If successful, the company and its partners will have demonstrated a technology that could enable the Department of Energy to make laser-driven fusion power for clean energy applications.
Technology Readiness Gross Receipts initiative
Sandia also continues to help businesses through the Technology Readiness Gross Receipts initiative. TRGR is focused on technology maturation for New Mexico companies that have licensed technology from Sandia or Los Alamos National Laboratory or engaged in a Cooperative Research and Development Agreement with them.
In FY23, Sandia helped work on 12 projects involving 11 businesses. As a result, nine licenses were acquired for Sandia technologies and three companies engaged in CRADAs.
One of the success stories is Kairos Power, a nuclear energy engineering, design and manufacturing company. The company is commercializing a fluoride salt-cooled high-temperature reactor, with a mission of enabling the world’s transition to clean energy.
The company’s testing and manufacturing facility in Albuquerque will support the design, construction and operation of the Hermes demonstration reactor in Oak Ridge, Tennessee.
Kairos Power is developing a Burn-up Measurement Sensor to analyze graphite fuel pebbles during operation, identifying how much fuel has been used and whether a pebble could be reused. Kairos was able to use Sandia’s specialized equipment and expertise to support the sensor’s development.
“The Burn-up Measurement Sensor project has been an outstanding example of rapid iterative development in collaboration with a national lab to accelerate innovation for a critical system,” said Edward Blandford, co-founder and chief technology officer of Kairos Power. “We are grateful to have the TRGR program’s support in building it.”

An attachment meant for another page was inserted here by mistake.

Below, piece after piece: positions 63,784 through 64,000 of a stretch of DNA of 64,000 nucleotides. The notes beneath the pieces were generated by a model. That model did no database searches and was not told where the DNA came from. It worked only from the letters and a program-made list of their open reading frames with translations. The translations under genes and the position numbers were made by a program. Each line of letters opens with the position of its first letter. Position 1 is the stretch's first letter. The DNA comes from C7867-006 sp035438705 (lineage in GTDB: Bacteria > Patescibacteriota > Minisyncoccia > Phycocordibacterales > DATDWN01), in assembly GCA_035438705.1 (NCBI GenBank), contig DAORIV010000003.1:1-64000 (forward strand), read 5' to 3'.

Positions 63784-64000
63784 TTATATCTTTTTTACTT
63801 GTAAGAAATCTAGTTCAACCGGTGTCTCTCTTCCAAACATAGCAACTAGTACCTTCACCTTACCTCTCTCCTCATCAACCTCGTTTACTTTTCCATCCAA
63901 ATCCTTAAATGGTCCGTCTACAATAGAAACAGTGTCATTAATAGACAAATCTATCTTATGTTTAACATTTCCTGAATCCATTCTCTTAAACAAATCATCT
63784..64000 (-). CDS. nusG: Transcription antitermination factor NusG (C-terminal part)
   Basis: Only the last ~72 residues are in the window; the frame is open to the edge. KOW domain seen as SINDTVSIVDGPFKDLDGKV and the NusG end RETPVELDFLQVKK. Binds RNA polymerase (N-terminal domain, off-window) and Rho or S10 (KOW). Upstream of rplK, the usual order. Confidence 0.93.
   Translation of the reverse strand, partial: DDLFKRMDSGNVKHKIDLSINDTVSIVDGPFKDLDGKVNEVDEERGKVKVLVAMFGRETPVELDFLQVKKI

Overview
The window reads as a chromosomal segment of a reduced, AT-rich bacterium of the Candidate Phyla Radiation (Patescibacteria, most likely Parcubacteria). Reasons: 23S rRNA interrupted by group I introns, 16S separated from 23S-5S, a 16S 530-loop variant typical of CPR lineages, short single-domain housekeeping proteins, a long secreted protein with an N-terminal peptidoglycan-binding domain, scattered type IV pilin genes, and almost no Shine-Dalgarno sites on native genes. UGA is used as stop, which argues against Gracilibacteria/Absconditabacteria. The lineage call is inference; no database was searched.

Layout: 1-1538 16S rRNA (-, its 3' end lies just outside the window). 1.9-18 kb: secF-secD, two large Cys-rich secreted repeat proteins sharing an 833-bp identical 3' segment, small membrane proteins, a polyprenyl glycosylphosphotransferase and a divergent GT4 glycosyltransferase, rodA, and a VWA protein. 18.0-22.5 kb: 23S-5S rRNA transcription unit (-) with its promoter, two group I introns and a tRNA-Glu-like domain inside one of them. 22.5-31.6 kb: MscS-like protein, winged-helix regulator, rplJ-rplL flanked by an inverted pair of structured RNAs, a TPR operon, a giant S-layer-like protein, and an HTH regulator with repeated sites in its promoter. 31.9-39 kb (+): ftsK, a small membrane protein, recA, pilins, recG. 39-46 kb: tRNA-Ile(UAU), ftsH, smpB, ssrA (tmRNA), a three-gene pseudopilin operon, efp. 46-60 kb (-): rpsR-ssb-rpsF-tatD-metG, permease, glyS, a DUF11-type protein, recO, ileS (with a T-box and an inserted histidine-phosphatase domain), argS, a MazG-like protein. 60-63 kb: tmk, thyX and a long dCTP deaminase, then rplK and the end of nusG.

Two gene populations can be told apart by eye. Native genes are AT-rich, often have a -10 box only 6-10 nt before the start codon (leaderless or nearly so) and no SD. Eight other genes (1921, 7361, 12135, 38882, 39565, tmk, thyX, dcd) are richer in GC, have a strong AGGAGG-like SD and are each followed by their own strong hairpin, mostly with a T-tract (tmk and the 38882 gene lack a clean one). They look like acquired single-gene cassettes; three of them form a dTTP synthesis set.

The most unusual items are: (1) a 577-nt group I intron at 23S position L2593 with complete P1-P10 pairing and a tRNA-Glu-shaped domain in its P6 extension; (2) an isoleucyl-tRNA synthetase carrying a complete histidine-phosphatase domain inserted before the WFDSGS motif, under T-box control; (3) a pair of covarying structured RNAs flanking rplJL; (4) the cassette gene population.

Kairos Power has made a commitment to invest up to $125 million in New Mexico. It has already invested $50 million and hired more than 90 full-time employees in Albuquerque with an average salary exceeding $100,000.
Sandia gives to the community
But Sandia’s impact on the community extends far beyond the business world; Sandia’s employees work hard to give back to the community in other ways.
One of the most popular programs is the K-12 computer donation event in which Sandia upgrades aging technology and donates retired computers to area schools.
In 2023, Sandia donated 1,654 desktops, laptops and iPads to Albuquerque and Silver City schools.
Sandia also helps organize regular STEM events to encourage area youth to explore the field. That includes the annual New Mexico Electric Car Challenge, which brings together hundreds of middle school students from around the state.
Throughout the year, Sandia’s employees and their families also donate their time and talents through the Sandia Serves initiative to help those who are less fortunate.
In FY23 employees donated 1,220 units of blood during regular blood donation events. During the annual Sandia Serves Day in October of 2023, more than 250 volunteers donated their time at community service events which ranged from making meals at the Ronald McDonald House to sorting food at Roadrunner Food Bank, donating and cleaning up bicycles for kids in need in the community and building a shade structure at a local non-profit.
Employees also donated $4.4 million through the United Way of North Central New Mexico and $36,000 in holiday gift cards for families in need, along with more than 1,000 toys for the Toys for Tots program.
Additional details are available in Sandia’s Economic Impact Brochure.
Sandia National Laboratories is a multimission laboratory operated by National Technology and Engineering Solutions of Sandia LLC, a wholly owned subsidiary of Honeywell International Inc., for the U.S. Department of Energy’s National Nuclear Security Administration. Sandia Labs has major research and development responsibilities in nuclear deterrence, global security, defense, energy technologies and economic competitiveness, with main facilities in Albuquerque, New Mexico, and Livermore, California.
Sandia news media contact: Kim Vallez Quintana, email@example.com, 505-537-3294